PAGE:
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Tongue weight is not enough-should be 10 to 15 percent of total weight of trailer and load. Load center needs to move forward by moving post forward, shifting axle back or taking weight off rear of boat. Definite safety issue.  Best bet would be to weigh trailer to determine what you need for tongue weight and make sure trailer is not overloaded. Hitch height looks Ok but likely will change when load center comes forward. Tongue should be level or tilted up slightly.  

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While i agree with a lot if the adjustment comments generally, that trailer is not rated for that boat. If a tire were to go it would not end well. Always better to have more trailer than you need, but a potential big problem if you have too little trailer.

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23 hours ago, MCF said:

Two issues here.  First the trailer is too short for the boat, particularly with that outboard hanging out back.

 

Tongue weight being inadequate for the carried load is the first potential cause of trailer sway.  If you don't believe me, look it up on line but I am sure someone else will jump in on this.

 

Your description of sometimes it is fine than it suddenly appears is the classic comment on this issue.

It is a safety issue!

 

It doesn't appear from the picture that you have much if any adjustment left on the trailer. I would look for a new one for sure. Once they start swaying it onlys get magnified the longer you go before correcting it but you've experienced that already, dangerous situation to be in. Another thing to watch is the tire pressure and rating. That could be compounded your problem but not the cause, another issue if you have a blowout like mentioned.

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Thanks for all the replies. I will check the trailer capacity tomorrow, but I think it is adequate from what I remember reading the placard a while ago. The rear rollers are 3 or 4 inches forward of the transom. I can move the front hitch forward 3 or 4 inches, there is room for that. I will try doing that tomorrow after I launch the boat off the trailer. That should increase the tongue weight some. without weighing it I will not know though. Worth a try and definitely can't hurt.  The brochure for this old 1983 grady white bimini 220 says boat weighs 2200 lbs but I don't know if that is with a motor or not. Does not specify that.

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12 hours ago, garrymny said:

  The brochure for this old 1983 grady white bimini 220 says boat weighs 2200 lbs but I don't know if that is with a motor or not. Does not specify that.

Based on the weight I would say its hull only. If you look at the brochure on the boat with an inboard motor they specify "(includes motor") This is not so on the boats with outboards.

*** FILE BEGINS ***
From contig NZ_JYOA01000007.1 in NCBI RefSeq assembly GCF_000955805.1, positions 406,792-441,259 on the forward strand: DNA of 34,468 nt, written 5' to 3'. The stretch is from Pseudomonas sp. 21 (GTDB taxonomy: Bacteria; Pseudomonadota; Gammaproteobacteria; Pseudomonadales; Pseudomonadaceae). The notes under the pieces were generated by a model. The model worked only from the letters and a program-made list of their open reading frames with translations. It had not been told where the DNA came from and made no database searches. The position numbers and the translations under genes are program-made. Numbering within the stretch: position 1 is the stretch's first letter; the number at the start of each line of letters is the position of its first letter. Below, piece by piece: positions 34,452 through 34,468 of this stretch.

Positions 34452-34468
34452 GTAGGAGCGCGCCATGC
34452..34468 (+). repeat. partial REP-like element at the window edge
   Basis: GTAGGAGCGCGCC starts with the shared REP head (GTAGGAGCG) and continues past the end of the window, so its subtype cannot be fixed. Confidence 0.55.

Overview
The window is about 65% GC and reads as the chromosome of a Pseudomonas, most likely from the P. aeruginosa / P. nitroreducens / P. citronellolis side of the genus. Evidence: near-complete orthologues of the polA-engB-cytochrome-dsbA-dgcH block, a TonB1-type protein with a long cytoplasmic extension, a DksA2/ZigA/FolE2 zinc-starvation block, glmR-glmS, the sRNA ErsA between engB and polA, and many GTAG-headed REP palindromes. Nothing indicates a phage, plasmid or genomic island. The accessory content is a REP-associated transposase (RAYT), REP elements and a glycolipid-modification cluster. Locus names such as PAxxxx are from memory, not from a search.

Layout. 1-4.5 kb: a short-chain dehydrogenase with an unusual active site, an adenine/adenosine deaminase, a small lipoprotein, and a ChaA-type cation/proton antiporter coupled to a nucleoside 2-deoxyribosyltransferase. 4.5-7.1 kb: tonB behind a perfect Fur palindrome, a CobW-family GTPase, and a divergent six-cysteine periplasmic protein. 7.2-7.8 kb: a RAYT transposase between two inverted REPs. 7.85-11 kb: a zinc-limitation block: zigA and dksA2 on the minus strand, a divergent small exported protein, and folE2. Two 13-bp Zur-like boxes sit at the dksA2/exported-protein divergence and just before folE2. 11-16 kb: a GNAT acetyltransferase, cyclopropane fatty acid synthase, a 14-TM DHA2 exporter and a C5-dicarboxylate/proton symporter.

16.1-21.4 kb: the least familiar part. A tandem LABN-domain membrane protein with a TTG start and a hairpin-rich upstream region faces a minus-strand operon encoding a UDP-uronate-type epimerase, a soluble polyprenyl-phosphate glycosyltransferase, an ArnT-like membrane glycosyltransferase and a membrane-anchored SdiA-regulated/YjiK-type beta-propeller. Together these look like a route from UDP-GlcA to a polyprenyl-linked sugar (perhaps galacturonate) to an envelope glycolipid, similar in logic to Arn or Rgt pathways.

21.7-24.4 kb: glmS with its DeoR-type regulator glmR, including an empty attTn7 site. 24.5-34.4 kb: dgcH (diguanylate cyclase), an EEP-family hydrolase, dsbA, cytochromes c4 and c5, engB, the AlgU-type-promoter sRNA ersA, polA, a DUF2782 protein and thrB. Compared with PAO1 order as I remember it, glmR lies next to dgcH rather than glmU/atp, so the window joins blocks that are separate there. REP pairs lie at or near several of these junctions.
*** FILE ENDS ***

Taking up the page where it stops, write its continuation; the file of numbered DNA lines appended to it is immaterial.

So when figuring the total weight compared to the trailer capacity I would add for motor, fuel, gear, batteries etc etc. When looking at trailer tire capacity you need to also calculate the weight of the trailer in too.

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Ok. Finished up fishing on Erie this morning, and moved the winch forward about 3 inches. I'll see how it goes on the way home. My rollers are now right on the transom.

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Hard to say for sure with one trip, but I think moving the boat forward 4 inches helped. Little to no sway coming home. I can come forward another 3 inches, but I will have to move the rear rollers too.  Trailer says load capacity is 3400 lbs.4474 GAWR. So, I'm probably maxed out, 2700 boat, 300 lbs of fuel, 175 HP outboard and 9.8 hp kicker. 

Edited by garrymny

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I'm sure that 2200 lbs for the boat is the dry weight and doesn't reflect the motor weight which is probably well over 600 lbs, kicker another 100 or so, depending on how much gas is in tank can be several hundred more, batteries and equipment etc. and it isn't just the gross weight capacity of the trailer- it is also what the tires will support (e.g. load ranges A-D etc.) and their condition. I would be thinking about looking at the swaying as a "symptom" rather than the problem and look into a "beefier" safer trailer situation for the boat if it were me.

Edited by Sk8man
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Now that you adjusted a bit--if you do not have Radial trailer tires, replace them as $$ allows.

 

I tow my 19' deep vee aluminum ( 3000 lbs loaded) from Florida to Maine and many lakes in between.  Radials are a sway stopper if everything else is ok

 

good luck